Numerous studies, interviewing both men and women, have concluded that men still don’t equally share household and childcare duties. Toilet-plunging, gutter-cleaning, and spider-killing and carcass disposal, while essential household tasks, are not listed parenting functions under the Parenting Act. Oh, men may do a few things here and there, but generally they’re just useful idiots, waiting for step-by-step instructions from their wives on how to do the most basic things. They’re barely able to follow their wife’s grocery list. Dads may take the kids to daycare, but it is the mom who researches, chooses and monitors the provider. If it weren’t for mom’s meticulous attention to every detail, dad would have the kids babysat by the registered sex offender down the street.

Ask a dad who the kids’ doctor or dentist is, and most likely he won’t know. He might be able to point in the vague direction of the children’s school. But ask dad for the win/loss ratio of every team in the NFL, and he’ll be able to recite it flawlessly.

Moms plan and prepare nutritious, balanced meals. Dads zap hot dogs in the microwave and pop open a can of cola. They don’t know fabric softener from cough syrup. If you don’t believe me, check out most TV commercials for household products, showing the husbands as big dummies when it comes to even the simplest task. The true nature of men: they wouldn’t be able to punch themselves out of a Ziploc bag to save their lives.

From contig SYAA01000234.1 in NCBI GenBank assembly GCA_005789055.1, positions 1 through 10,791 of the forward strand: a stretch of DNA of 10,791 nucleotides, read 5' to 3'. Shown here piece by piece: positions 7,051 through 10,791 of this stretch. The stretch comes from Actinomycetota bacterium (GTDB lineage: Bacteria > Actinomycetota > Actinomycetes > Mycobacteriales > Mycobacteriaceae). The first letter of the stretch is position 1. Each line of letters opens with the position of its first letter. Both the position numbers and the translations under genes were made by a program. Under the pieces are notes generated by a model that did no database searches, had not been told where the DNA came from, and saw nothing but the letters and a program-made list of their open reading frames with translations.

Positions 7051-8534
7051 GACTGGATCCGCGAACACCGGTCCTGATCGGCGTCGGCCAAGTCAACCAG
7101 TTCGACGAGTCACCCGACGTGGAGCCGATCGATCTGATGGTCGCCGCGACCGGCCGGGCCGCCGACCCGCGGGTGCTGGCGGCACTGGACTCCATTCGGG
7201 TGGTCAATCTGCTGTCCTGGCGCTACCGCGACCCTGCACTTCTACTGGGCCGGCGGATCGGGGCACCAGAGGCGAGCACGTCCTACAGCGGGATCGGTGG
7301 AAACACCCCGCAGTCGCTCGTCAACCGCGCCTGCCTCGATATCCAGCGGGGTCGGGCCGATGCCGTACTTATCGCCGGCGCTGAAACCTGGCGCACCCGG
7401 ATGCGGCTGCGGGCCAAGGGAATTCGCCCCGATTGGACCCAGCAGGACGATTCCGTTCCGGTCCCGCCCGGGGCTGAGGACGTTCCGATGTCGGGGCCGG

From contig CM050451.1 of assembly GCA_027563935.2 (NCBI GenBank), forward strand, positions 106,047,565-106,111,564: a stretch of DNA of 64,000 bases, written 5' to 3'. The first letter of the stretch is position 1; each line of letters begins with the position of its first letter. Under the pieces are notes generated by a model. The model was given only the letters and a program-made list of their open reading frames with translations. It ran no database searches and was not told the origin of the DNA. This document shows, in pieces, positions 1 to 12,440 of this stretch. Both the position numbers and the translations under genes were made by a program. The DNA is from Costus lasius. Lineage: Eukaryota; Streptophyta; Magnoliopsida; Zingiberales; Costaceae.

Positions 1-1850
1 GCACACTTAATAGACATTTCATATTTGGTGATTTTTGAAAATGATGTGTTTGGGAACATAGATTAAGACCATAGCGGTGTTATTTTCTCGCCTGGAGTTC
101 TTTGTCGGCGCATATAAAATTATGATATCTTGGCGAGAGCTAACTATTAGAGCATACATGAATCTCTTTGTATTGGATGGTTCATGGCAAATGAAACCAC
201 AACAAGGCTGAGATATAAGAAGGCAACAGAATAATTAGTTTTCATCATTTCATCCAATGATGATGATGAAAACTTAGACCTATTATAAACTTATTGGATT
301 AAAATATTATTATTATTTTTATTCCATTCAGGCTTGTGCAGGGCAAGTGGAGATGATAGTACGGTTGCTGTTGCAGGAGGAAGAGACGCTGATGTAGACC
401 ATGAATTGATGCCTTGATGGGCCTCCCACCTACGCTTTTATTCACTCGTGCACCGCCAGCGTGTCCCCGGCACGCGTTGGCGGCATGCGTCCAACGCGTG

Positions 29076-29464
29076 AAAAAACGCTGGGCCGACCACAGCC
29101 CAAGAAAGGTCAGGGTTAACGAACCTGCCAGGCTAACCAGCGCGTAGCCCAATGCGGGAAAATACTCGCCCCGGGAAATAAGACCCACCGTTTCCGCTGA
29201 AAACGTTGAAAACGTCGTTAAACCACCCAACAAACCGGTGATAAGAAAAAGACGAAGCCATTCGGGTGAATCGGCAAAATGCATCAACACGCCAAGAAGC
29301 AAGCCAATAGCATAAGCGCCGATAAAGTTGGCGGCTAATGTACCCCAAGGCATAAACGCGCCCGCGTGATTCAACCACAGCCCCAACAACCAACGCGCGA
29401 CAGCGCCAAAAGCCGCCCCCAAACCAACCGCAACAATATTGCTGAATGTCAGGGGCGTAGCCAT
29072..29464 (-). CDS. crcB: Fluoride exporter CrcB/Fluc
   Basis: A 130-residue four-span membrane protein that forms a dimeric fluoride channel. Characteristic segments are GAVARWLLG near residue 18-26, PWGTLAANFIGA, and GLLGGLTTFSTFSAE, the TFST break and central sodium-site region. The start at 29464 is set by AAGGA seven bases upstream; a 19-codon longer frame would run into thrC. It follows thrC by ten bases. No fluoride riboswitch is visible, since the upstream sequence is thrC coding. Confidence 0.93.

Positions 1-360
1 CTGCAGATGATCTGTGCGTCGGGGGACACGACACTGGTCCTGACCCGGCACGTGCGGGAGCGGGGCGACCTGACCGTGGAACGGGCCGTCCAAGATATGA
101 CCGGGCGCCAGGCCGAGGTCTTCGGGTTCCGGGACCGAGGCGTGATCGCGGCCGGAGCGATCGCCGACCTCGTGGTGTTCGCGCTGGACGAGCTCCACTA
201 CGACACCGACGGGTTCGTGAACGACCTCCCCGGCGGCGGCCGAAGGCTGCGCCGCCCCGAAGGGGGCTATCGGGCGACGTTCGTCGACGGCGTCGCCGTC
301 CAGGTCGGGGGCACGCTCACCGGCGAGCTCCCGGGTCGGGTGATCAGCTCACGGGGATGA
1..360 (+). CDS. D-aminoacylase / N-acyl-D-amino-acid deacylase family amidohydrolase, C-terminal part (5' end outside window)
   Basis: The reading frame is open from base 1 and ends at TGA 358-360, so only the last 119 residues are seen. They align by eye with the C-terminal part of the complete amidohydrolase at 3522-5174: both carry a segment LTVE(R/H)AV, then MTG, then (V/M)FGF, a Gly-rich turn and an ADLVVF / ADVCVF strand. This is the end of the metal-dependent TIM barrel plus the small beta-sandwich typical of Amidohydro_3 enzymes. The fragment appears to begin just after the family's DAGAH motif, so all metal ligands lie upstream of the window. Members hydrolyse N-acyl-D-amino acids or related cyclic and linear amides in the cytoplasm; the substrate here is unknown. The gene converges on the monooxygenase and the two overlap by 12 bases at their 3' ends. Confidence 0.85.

Dads may buy the kids clothing occasionally, but they’ll let a 9-year old girl wear fishnet stockings and lipstick to Sunday school. Moms never make inappropriate wardrobe or grooming decisions, if you don’t count nose, eyebrow, tongue, or body-piercing. Besides, Dads who don’t let their kids jump on the bandwagon of every new fad are abusive, controlling and punitive.

The family law reform movement, i.e. father’s rights, has tried to make the Parenting Act more “fair” and less “biased.” But the only ones ever complaining were men, who because of the gender-neutral language of the Parenting Act, thought they had an equal shot at getting custody of their children. But the Parenting Act, with all its good intentions, can’t change the basic nature of men and women. The Parenting Act recognized parenting functions as important and even anticipated that men might be able to do them once in a while. It’s clear to me now, fathers just aren’t qualified to parent their children without intense supervision by the mothers, or some fundamental change in the nature of men that would qualify them to be custodial parents.